“Let us work together to replace despair with HOPE, fear with human SECURITY and humiliation with DIGNITY”

Gaza pastor Fr. Gabriel Romanelli talks about wartime Christmas, local Christians’ anguish

Christians live with “conflicting feelings” because, on the one hand, they consider the church, the parish “a safe place”, despite the bombings, while, on the other, they are “anguished” by the “signals” that come “from outside: (Israel) continues the war, there are no prospects of truce” and the missiles “are getting closer and closer,” this according to Fr. Gabriel Romanelli, pastor at the Holy Family parish church in Gaza.

Currently, he is in Jerusalem (he was earlier in Bethlehem), unable to return to Gaza since the beginning of the conflict due to Israel’s bordure closure, he told AsiaNews.

Israeli airstrikes and the army’s ground operations have “now reached the parish area,” where “four people have been injured by shrapnel,” and material damage has been reported, namely solar panels on roofs, in particular the former kindergarten where hundreds of people now sleep, with water leaking due to broken roof tiles, as well as in the room used as the parish archive.

“A water tank and the roof of one of the buildings of the Sisters of Mother Teresa were also hit. Children and teenagers inside are doing well, but they lost their water supply and the rain of these days is getting inside.”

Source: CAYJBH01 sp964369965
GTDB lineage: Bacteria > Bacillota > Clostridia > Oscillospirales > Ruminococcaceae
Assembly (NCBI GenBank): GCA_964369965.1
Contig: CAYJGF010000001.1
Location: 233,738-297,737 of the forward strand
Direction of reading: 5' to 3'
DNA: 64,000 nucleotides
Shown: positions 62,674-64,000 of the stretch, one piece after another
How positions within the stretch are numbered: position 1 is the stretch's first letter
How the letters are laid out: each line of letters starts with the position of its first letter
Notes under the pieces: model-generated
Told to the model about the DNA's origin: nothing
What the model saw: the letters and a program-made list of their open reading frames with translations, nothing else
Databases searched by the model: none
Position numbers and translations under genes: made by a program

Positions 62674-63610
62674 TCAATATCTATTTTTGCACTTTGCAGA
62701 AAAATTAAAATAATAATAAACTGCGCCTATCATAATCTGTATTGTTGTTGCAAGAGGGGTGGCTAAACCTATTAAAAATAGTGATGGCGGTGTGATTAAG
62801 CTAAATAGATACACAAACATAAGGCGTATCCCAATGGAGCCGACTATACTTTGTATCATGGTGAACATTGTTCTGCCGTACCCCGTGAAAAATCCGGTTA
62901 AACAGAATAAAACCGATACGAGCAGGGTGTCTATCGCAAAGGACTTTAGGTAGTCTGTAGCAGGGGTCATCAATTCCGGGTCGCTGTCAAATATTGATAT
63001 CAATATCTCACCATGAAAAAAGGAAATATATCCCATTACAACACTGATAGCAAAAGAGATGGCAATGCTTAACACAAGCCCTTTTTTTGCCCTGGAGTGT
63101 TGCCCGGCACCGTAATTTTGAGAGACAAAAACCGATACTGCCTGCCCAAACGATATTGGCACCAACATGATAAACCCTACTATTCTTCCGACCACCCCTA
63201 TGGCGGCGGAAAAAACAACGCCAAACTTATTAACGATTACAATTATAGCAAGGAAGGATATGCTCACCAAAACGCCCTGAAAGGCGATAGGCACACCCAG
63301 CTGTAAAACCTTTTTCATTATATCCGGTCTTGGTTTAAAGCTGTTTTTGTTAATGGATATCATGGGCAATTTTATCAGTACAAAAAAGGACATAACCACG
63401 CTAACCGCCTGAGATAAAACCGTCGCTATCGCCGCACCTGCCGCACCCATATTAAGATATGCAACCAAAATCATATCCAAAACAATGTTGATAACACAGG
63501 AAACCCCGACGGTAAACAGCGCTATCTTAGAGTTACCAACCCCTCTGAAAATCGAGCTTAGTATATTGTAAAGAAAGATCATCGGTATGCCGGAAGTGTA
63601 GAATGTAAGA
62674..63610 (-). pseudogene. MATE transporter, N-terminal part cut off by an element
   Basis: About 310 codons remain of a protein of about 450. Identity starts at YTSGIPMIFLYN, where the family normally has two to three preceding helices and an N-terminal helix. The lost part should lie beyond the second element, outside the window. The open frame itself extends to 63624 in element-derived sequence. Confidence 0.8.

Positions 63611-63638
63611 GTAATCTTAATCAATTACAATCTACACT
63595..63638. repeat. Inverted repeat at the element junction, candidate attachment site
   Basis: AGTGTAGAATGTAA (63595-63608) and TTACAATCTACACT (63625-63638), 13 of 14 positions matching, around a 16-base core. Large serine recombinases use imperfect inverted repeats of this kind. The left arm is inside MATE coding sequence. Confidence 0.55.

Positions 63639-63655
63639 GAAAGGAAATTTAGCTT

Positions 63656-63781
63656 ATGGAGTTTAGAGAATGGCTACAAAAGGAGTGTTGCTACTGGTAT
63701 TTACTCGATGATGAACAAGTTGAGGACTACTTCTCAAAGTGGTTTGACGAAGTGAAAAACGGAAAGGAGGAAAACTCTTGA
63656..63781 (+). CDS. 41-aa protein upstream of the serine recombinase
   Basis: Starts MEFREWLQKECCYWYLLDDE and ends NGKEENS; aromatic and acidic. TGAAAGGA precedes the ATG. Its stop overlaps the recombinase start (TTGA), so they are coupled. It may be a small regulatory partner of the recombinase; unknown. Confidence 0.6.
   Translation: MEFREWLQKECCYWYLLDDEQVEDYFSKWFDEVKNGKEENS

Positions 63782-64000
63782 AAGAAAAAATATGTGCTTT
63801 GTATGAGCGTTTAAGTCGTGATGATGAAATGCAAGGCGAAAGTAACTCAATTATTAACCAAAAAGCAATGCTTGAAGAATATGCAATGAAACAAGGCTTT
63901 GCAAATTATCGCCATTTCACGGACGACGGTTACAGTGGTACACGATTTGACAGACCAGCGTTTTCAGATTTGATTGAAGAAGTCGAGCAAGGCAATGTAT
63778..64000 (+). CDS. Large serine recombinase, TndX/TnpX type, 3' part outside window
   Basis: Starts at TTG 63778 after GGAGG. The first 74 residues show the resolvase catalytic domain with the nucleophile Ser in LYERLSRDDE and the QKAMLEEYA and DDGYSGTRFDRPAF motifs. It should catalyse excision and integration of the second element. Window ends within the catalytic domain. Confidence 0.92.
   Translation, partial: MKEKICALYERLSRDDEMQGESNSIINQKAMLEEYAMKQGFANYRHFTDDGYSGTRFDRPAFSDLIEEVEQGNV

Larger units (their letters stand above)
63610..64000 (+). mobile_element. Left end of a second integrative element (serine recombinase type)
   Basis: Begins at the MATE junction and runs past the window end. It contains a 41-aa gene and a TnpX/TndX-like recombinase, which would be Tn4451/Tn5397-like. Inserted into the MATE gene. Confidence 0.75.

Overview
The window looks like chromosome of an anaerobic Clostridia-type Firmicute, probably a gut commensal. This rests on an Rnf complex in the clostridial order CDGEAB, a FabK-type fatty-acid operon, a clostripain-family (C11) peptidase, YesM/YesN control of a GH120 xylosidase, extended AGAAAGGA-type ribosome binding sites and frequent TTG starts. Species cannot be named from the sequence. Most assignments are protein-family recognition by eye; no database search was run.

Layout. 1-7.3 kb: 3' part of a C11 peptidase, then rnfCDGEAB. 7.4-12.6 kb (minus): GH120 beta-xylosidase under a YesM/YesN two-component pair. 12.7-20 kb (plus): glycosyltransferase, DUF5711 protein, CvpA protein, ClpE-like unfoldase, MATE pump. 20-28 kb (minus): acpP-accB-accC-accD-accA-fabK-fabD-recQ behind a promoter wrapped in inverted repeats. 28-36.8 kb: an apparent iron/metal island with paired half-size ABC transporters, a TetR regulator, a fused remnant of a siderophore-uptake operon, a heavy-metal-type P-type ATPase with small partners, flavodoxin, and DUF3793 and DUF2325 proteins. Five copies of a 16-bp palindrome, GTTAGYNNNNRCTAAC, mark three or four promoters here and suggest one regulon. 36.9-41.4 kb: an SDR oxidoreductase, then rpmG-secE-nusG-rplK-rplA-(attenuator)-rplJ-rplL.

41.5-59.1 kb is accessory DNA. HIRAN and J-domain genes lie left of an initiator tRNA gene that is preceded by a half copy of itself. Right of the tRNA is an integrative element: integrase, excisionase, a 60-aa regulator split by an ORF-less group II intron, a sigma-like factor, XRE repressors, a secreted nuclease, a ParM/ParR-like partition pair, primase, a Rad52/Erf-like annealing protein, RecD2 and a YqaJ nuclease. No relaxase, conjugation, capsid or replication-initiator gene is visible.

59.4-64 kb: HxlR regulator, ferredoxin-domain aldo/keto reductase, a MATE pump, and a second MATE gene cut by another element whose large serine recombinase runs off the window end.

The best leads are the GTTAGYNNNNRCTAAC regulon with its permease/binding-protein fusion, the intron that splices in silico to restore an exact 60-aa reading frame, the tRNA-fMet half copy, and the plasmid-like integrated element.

Meanwhile, even among Christians, the number of victims is increasing, including war-related deaths and deaths due to the lack of medical care, at least 22 so far.

“Eighteen people died in the attack on the Greek Orthodox church, 17 Christians and one Muslim. A few days later, a woman was also injured in the shelling. Then an elderly woman was shot by Israeli snipers, her body recovered days later during the brief truce.”

Two men also died, “one in the early days of the war and a second, a refugee in the parish, who died because there was no room where he could be operated.

“Finally, another victim in the south, a place that was said to be safe: a 34-year-old man, who could not travel to the northern part of the Strip to be operated for appendicitis, which got worse and killed him.”

As international organisations have warned, bombing and sanitation issues are creating the conditions for a “perfect storm”.

“Today, those who fall ill in Gaza, however minor the ailment may be, risk dying,” Fr Romanelli explained. “Food and drinking water are in short supply. And now we are starting to feel the cold and damp” because the temperature can reach 10 below (freezing).

In makeshift shelters, in churches and parish halls and kindergarten, “where people sleep on the floor, on improvised mattresses, there is no heating. Even the flu risks causing very serious problems,” he laments.

First from Bethlehem and now from Jerusalem, the parish priest wants to be the “voice and memory” of the people who suffer or die. “They know that they are not abandoned,” Fr Romanelli said, speaking about his parishioners’ feelings during these weeks of war, “along with the 2.3 million residents united by tremendous suffering.”